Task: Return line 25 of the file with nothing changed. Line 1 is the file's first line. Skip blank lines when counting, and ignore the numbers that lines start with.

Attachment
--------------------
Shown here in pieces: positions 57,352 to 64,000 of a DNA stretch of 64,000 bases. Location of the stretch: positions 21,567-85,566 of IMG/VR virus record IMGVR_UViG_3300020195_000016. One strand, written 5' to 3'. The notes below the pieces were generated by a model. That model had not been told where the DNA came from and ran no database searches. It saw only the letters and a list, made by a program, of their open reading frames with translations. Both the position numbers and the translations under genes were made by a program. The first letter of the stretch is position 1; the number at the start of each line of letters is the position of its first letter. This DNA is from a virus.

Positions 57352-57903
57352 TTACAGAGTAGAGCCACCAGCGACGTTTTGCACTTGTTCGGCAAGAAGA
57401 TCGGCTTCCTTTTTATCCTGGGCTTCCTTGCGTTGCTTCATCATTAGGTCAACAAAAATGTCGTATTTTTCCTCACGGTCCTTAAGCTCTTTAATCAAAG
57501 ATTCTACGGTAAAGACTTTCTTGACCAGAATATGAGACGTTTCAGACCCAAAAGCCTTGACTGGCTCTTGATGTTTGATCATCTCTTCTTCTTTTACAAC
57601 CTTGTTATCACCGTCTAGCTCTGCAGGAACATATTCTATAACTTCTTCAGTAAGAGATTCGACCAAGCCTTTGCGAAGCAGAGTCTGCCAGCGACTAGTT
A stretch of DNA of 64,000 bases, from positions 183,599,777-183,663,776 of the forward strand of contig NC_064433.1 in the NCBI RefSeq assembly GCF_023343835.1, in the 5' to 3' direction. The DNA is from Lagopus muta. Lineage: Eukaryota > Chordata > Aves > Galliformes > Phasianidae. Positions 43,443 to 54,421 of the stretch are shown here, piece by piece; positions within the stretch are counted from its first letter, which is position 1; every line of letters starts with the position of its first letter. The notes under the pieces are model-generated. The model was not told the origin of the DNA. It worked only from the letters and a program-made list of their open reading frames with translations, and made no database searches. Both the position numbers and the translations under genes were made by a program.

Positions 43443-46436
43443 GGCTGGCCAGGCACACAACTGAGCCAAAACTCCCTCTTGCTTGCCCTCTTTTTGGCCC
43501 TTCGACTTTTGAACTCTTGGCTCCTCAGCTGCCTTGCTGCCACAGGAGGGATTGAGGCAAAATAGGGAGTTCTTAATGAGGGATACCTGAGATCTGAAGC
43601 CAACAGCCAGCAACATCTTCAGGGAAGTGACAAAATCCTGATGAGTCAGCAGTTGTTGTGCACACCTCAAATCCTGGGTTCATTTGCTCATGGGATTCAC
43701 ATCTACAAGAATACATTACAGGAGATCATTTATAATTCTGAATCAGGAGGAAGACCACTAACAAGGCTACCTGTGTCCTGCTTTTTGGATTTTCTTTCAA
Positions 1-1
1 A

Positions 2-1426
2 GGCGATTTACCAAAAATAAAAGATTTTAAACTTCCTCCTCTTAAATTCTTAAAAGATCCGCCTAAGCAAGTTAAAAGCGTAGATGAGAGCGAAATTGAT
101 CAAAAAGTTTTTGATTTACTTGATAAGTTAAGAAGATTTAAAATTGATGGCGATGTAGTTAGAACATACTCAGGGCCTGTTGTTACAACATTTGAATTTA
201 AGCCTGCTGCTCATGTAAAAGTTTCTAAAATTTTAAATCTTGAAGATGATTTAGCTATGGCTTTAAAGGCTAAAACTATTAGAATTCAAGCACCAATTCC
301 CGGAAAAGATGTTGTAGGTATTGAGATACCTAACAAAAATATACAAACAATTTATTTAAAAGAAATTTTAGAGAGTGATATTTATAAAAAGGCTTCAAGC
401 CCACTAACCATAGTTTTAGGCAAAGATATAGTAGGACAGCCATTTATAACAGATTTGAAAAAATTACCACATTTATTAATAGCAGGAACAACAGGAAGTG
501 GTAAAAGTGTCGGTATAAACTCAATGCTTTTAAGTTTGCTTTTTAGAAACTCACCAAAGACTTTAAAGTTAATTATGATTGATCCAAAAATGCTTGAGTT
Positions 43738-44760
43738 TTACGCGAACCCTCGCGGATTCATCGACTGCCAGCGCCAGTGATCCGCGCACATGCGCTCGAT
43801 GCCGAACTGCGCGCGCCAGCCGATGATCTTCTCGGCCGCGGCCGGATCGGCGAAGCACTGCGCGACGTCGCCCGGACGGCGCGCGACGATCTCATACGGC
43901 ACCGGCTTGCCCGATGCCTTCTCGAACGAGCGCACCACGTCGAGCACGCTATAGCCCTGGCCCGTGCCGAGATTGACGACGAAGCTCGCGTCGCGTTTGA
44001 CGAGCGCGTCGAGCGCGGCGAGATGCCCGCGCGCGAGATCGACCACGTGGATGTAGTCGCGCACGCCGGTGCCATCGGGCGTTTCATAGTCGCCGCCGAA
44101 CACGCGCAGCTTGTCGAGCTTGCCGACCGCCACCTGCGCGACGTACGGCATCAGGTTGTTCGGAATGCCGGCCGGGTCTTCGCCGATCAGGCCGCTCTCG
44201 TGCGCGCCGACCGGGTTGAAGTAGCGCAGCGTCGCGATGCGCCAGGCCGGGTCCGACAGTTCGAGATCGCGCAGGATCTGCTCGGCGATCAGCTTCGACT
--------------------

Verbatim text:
43901 ACCGGCTTGCCCGATGCCTTCTCGAACGAGCGCACCACGTCGAGCACGCTATAGCCCTGGCCCGTGCCGAGATTGACGACGAAGCTCGCGTCGCGTTTGA